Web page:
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Cetinsoy and others v London United Busways Ltd [UKEAT/0042/14]
A dismissal of an employee before or after a TUPE transfer will be automatically unfair where the sole or principal reason for the dismissal is the transfer itself, or a reason connected with the transfer (that is not an economic, technical or organisational reason entailing changes in the workforce, or ‘ETO’ reason).
The TUPE regulations deem an employee’s resignation to be a ‘dismissal’ where it is in response to a substantial change to the employee’s working conditions, to their material detriment, or an employer’s repudiatory breach, and the employee claims constructive dismissal.
The four claimants were employed as bus drivers on the number 10 bus route, and were based at the Westbourne Park depot. Their contracts of employment contained a mobility clause which gave their employer the right to move them to any of its work locations, as defined in its ‘contracts of employment folder’.
From 30 January 2010, the claimants’ employer transferred the number 10 bus route to London United Busways (‘LUB’) and the claimants were required to transfer from Westbourne Park to LUB’s Stamford Brook depot 3.5 miles away, which was not referred to in the ‘contracts of employment folder’. The claimants were not happy about the change in location, which extended their working day by up to an hour, and therefore resigned. They brought claims for unfair dismissal, claiming the relocation was a repudiatory breach of contract and they had been constructively dismissed or, alternatively, it was a substantial change to their working conditions to their material detriment, entitling them to resign and be treated as dismissed.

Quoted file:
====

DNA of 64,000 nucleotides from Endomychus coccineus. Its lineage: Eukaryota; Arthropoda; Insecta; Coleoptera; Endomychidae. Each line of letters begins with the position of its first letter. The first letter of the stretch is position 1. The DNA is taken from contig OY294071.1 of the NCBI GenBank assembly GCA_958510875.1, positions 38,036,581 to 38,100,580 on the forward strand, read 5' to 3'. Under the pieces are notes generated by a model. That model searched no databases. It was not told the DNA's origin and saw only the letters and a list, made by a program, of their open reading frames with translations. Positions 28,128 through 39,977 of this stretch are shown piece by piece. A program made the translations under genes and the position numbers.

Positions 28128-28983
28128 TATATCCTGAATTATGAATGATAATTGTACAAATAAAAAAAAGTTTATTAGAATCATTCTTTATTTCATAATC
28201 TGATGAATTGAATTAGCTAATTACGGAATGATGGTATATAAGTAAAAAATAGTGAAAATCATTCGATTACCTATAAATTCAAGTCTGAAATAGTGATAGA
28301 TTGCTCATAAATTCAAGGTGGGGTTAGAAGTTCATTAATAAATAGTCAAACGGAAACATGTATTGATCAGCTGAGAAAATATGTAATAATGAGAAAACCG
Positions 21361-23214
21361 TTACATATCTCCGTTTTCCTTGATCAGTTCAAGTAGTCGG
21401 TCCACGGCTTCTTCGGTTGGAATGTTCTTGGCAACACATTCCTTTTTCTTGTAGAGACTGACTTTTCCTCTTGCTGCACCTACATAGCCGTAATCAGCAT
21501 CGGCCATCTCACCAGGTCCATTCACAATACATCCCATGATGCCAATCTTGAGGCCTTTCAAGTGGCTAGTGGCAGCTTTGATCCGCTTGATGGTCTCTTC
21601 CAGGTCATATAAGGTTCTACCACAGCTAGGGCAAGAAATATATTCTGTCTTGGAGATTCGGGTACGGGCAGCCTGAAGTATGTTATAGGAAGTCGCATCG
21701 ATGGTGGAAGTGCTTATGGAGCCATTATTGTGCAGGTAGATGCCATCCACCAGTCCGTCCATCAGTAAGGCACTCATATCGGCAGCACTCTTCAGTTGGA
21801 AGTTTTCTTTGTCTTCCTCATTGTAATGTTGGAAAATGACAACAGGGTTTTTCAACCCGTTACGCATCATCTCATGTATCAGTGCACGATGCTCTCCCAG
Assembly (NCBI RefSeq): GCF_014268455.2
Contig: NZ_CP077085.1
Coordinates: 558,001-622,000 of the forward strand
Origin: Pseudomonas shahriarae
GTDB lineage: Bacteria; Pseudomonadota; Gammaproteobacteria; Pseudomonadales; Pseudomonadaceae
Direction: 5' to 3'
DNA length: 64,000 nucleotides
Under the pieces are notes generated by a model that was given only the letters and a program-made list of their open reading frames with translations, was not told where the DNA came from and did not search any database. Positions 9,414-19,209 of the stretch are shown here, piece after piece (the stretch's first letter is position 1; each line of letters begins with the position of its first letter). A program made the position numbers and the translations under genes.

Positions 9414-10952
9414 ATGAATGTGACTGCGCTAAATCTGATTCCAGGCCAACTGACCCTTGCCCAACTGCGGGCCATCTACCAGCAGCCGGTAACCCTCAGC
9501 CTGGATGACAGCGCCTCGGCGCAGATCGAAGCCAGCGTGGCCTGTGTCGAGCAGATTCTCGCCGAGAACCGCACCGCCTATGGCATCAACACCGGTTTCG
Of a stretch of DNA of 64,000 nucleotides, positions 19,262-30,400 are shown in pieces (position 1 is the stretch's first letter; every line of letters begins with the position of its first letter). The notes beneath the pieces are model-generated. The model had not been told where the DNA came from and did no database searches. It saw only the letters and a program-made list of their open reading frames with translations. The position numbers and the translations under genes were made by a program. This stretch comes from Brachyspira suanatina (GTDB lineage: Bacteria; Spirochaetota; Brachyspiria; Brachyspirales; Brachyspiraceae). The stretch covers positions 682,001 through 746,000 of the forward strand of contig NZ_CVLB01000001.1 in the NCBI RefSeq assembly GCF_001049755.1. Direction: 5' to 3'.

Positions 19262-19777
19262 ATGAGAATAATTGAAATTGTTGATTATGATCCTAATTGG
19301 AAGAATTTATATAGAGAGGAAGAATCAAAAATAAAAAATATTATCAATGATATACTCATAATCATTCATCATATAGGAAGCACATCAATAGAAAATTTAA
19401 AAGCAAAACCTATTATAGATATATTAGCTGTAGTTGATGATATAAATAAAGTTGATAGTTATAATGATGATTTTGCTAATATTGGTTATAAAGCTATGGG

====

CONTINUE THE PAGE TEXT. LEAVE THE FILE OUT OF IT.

The Employment Tribunal dismissed the claimants’ claims. It considered that the transfer to Stamford Brook placed no greater burden on the claimants than a transfer to the other depot locations to which they could have been relocated in accordace with the ‘contract of employment folder’. Further, the additional commuting time as a result of the relocation was, in context, not substantial. The claimants appealed to the Employment Appeal Tribunal (‘EAT’)
The EAT dismissed the claimants’ appeals. It held that there had been no repudiatory breach of contract to support a claim for constructive dismissal, and no substantial change to the claimant’s material detriment.
The EAT commented that the evaluation of whether a change in working conditions was substantial was a factual assessment for the Tribunal to make and could only be set aside if the decision was perverse or had not been approached properly. In this case, the Employment Tribunal had approached the issue correctly and was entitled to reach the decision it had.
The decision highlights that each case of alleged ‘substantial change to an employee’s detriment’ will need to be decided on its own facts. Nevertheless, this decision may be beneficial to employers as it suggests that the material detriment test for employees may be higher than previously thought.
The Government has published 40 new apprenticeship standards, which are designed to be more rigorous and responsive to the needs of employers. These have been designed by a selection of employers in sectors such as engineering and hospitality.
For more information, please follow the link: http://www.apprenticeships.org.uk/standards